Picture this: You and your dog are at the dog park playing ball. You’ve picked a quiet area out of the way of the regular play group crowd so that you’d have some space and wouldn’t draw the attention of the other dogs.
Suddenly, a dog from across the park comes over, grabs your dog’s ball and starts a frustrating game of “Keep Away,” dodging your every move to grab it. You’d be happy to share the ball with the other dog if only he would give it up so you can keep the game going. In an effort to get the ball back, you pull out some treats, hoping the dog will trade, but all the dog does is stare blankly at your hand like it’s Styrofoam that you’re trying to offer him and maintains a death grip on his new prize.
The owner comes by and you ask them if they can get the ball back from their dog. They grab their dog and try, with futility, to pull the ball out of the dogs mouth, but it’s a losing game. “Oh, no,” they reply, “the only way I can get it back is if we leave the park.” And then you stare at them in disbelief as they stand there and proceed to chat you up about how their dog just doesn’t listen or how they don’t know what to do to fix the problem or maybe they just want to talk about the weather, all the while their dog happily plays with your dogs ball, refusing to let it go, and your dog politely stands there with nothing to do.
Sound familiar? I see this scenario almost every time I’m at the park. Many owners have confided in me about how frustrating it is for them when it happens over and over again. Usually, if I’m around, I’m the one pulling the ball out of the dogs mouth.
Just to be clear, I’m not referring to the dogs who come over and share in the game you’re playing, the ones that politely run with your dog as he chases the ball, and always bring it back if they’re the one to get it first. The ones I’m talking about are the dogs who come up, grab your ball and for the rest of your time at the park, refuse to let it go. Like the kid at daycare who grabs a toy from another child while he’s playing with it and refuses to share or give it back.
Any of you who’ve had this type of encounter have probably learned who the ball thieves in your park are and plan your outings accordingly. When you see them arrive, you either put your ball away or leave the park altogether. Some of you have resorted to bringing the lowest budget ball you can find so that not if, but WHEN, these dogs show up and take your ball, you can shrug it off with a minimum of hassle and without losing another costly ball. But now your time out with your dog has been cut short because of someone else’s unwillingness to train or effectively manage their own dog.
As the owner of one of these ball thieving dogs, no doubt you’ve experienced some frustration over this issue. However, it is your responsibility to keep your dog under control so that it doesn’t impede on anyone else’s good time. The good news is there are plenty of simple ways you can start to turn your dogs behaviour around.
1) Teach your dog a “Drop” command. This can be easily accomplished in a couple of training sessions with a professional if you haven’t been successful in doing it on your own.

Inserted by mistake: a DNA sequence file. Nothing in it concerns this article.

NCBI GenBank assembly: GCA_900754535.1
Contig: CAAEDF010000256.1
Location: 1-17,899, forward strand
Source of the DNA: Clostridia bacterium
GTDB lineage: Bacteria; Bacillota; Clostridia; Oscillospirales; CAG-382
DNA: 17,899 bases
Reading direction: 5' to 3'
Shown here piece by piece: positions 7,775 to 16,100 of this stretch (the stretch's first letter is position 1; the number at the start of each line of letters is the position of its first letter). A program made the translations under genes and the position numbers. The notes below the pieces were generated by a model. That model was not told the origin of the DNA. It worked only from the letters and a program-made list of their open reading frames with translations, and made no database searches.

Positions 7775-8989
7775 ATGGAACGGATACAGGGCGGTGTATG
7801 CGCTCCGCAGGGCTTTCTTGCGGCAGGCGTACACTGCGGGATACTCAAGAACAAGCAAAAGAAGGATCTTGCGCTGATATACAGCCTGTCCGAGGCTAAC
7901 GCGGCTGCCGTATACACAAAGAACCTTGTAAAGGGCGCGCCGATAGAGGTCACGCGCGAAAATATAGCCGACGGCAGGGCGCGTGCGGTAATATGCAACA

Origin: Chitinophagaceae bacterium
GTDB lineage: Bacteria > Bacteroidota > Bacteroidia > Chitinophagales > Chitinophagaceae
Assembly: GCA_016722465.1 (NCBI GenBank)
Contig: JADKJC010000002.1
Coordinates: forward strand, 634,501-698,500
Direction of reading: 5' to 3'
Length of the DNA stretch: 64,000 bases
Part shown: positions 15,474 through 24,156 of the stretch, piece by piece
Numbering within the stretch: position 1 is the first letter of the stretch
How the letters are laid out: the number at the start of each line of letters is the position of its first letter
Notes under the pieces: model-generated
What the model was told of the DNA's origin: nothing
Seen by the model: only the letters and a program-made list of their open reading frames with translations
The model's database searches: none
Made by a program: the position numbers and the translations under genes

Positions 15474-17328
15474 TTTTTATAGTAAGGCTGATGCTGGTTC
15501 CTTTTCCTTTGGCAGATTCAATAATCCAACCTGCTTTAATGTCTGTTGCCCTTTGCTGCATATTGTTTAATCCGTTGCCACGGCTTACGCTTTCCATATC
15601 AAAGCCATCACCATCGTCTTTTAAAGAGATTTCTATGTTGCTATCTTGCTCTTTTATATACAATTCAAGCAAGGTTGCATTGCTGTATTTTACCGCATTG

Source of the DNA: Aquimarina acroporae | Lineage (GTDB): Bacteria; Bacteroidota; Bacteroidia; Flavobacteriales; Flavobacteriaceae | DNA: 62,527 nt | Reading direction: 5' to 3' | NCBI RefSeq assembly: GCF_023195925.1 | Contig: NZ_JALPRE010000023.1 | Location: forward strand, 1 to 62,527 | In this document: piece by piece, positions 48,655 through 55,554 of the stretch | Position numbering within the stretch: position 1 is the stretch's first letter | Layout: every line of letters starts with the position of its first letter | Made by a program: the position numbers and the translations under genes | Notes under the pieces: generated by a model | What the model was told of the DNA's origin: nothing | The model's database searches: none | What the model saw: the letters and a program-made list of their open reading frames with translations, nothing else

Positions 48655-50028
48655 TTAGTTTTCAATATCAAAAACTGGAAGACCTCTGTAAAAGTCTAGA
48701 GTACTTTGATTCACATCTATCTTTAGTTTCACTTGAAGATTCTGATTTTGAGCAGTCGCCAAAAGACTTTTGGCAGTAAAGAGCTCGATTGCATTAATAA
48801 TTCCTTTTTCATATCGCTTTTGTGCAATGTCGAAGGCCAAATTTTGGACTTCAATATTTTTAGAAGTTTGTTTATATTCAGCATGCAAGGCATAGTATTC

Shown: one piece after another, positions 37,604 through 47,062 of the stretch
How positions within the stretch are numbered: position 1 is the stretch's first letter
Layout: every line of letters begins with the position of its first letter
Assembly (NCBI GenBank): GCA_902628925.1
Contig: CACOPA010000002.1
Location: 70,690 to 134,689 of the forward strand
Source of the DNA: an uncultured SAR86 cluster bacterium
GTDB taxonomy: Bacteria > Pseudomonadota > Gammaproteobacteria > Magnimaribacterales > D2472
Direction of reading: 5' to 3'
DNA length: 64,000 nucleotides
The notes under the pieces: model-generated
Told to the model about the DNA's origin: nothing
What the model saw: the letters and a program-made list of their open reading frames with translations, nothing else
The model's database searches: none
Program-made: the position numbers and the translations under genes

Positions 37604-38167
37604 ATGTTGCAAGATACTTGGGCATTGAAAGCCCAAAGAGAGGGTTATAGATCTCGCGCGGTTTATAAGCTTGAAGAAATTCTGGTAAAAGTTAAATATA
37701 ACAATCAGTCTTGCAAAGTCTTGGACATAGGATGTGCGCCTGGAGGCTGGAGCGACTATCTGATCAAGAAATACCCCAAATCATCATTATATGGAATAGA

2) Keep your dog on a long line (10 or so feet) or let them drag their leash so that you have something to grab when your dog runs off after someone else’s ball, or when they run from you with the ball already in their mouth.
3) Bring your own ball!! And I don’t mean the cheap kind. Every ball stealing dog that I know prefers the same kind of ball – the orange and blue rubber Chuck-it ball or the even more expensive Kong brand balls. Let’s face it, dogs have preferences for nice things just like we do, and most prefer the texture, sound or feel of the more expensive balls. Many times I have heard owners say, “I brought her a ball, but she’s just not interested in it” as they pull a gross old tennis ball or something made of a weird foam material out of their pocket. Folks, comparing cheap balls to expensive ones is like comparing apples to oranges. At the very least, bring an orange Chuck-it ball to offer as a replacement for the one your dog has stolen.
4) If the above three options don’t work for you, than keep your dog on a leash until there is no one playing ball anymore. It is just common courtesy.
If you like to play ball at the park with your dog and find it frustrating when other dogs keep taking it away, here are some tips:
1) Don’t play in the same area where everyone congregates. Pick a quiet spot off to the side.
2) Say something. Start a dialogue with the owner. Some of these owners don’t realize this behavior is a nuisance – and some don’t do anything about it because no one has ever told them it was a problem.
3) Suggest to the owner that they work with their dog using one or more of the above listed strategies and give them the name of your favourite local trainer.
4) Let people know that you aren’t interested in having other dogs share in your game, if that is the case. Ask them for your ball back and let them know you are moving to a different part of the park so as not to be interrupted.
5) When all else fails, pick less populated times at the park to play with the ball.
If we are going to make our trips to the dog park as successful as we can for everyone, we are going to have to work together. That means respecting each other’s space and understanding that some people aren’t at the dog park to socialize with everyone else, but are there because it is the only safe place to run their dog or possibly the only place dogs are allowed to be exercised off leash in the area.
Stay tuned for more posts on the subject of Dog Park Etiquette. If you have ideas or comments on this subject, email me at firstname.lastname@example.org.
Until then, Happy Training.